The coronavirus pandemic has battered retailers and forced many large chains to contemplate store closures in the wake of lost revenue. But there's one type of retailer that's managed to thrive during the pandemic -- discount stores.
Dollar stores have done notably well over the past year for a number of reasons. First, their reasonable price point tends to draw in shoppers on a budget, as many consumers have, in fact, needed to cut back on spending as the pandemic slashed their income.
Parents have also grappled with the almost impossible task of keeping their children busy in the absence of having places to go or full-time, in-person school to attend. As such, they've turned to low-cost activities as a means of retaining their sanity.
It's not surprising, then, that one discount chain is making plans to capitalize on all of that recent success. Five Below (NASDAQ: FIVE) recently announced it will be opening between 170 and 180 new stores this year. That's on top of the 120 locations the retailer managed to open up last year.
Good news for real estate investors
Five Below is filling a major void in a market where toy and hobby stores are either limited or offer higher-priced products that don't fit into many consumers' budgets. Furthermore, whereas other retailers -- notably, big-box stores -- might adopt the strategy of becoming one-stop shopping destinations for customers who will, in turn, spend a substantial amount of money at each visit, discount stores like Five Below aren't looking to eat up a third of the typical consumer's paycheck per shopping trip. Rather, they're able to offer a varied enough -- and competitively priced -- selection that customers are willing to make repeat trips to stock up.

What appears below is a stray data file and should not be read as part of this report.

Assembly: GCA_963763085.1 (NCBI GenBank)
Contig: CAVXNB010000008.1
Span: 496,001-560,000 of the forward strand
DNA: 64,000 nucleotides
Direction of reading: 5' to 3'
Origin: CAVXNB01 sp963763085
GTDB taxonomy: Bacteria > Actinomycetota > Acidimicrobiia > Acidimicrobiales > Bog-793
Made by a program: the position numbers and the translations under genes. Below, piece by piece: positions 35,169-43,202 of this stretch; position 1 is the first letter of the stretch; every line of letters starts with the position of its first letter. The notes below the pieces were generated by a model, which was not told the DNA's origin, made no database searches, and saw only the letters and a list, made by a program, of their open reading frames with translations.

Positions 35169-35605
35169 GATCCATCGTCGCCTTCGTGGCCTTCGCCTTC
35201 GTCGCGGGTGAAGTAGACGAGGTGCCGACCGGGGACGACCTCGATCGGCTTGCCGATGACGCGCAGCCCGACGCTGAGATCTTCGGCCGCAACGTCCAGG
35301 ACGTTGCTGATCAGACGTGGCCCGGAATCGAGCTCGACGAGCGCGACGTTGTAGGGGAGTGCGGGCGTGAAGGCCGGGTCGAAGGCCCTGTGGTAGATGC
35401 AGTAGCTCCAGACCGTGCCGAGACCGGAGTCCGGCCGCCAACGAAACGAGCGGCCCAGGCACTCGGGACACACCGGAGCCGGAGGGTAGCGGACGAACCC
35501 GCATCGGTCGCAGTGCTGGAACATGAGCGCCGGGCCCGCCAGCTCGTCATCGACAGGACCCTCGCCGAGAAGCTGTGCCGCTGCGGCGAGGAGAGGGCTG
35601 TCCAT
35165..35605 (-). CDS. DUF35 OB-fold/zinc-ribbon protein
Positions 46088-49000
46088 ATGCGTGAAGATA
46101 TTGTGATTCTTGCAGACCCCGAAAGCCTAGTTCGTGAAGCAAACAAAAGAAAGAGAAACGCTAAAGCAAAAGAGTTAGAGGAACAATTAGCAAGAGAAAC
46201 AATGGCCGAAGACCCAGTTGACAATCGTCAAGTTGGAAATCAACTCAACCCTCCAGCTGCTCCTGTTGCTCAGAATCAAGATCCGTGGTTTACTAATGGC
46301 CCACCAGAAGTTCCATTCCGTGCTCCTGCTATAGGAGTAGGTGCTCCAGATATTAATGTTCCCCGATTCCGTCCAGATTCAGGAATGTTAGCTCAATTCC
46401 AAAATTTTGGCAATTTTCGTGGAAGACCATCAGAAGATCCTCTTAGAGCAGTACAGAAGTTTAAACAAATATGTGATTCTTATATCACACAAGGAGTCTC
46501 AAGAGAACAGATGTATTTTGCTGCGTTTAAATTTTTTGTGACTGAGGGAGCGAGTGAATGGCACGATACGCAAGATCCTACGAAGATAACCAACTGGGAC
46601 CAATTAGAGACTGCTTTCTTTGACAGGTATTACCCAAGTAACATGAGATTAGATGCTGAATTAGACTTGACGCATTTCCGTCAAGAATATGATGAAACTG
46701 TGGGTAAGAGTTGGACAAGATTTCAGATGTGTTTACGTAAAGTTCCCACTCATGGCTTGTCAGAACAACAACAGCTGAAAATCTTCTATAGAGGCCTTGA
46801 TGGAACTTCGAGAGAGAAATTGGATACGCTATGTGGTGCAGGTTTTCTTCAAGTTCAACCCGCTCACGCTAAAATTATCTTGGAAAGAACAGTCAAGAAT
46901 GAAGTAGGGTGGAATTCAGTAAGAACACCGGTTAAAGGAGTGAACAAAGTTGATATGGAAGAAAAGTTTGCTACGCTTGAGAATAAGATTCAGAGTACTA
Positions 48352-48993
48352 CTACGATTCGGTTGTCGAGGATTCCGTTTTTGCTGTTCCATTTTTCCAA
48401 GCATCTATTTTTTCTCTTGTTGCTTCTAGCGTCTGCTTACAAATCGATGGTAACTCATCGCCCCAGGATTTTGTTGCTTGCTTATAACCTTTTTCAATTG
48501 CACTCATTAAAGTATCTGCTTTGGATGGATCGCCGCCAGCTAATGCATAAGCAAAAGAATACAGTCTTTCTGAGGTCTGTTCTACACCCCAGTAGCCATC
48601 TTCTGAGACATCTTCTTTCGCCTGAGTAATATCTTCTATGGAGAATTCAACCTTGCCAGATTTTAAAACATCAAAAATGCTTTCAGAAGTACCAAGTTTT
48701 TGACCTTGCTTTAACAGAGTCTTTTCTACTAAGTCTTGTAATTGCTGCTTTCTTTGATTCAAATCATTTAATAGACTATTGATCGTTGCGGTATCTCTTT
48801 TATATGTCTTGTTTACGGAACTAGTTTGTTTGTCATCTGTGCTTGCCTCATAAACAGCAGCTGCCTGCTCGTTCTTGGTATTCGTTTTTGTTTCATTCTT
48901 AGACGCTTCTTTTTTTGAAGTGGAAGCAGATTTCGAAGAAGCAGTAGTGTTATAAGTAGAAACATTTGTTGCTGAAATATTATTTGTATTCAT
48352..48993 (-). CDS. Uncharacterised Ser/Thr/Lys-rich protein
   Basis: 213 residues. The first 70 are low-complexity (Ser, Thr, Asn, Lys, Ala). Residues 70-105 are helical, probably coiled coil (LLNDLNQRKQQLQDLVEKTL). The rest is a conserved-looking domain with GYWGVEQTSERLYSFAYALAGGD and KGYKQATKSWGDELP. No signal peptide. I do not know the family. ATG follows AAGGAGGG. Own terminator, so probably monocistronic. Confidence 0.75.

Discount stores also appeal broadly to younger consumers -- teens and college students who tend to enjoy shopping as a means of entertainment but don't have the funds to pay up for higher-priced goods.
While Five Below doesn't take up nearly the same amount of square footage as, say, a supermarket or department store, and as such isn't generally considered a shopping center anchor tenant, it still has the potential to evolve into an increasingly reliable tenant in the near term. And at a time when so many retailers are closing stores, that's a good thing for shopping center REITs (real estate investment trusts), which need all the rental revenue they can get.
Of course, Five Below isn't the only discount retailer that's done well in the course of the pandemic. Dollar General (NYSE: DG), Dollar Tree (NASDAQ: DLTR), and Burlington Stores (NYSE: BURL) have all announced plans to open more stores this year coming off a strong 2020. And those openings, combined with Five Below's plans, could bail a lot of commercial landlords out at a time when a major vacancy crisis might otherwise loom.
That should, in turn, give real estate investors who own shopping center REITs a good reason to breathe easier -- and it may even inspire more investors to add those REITs to their portfolios.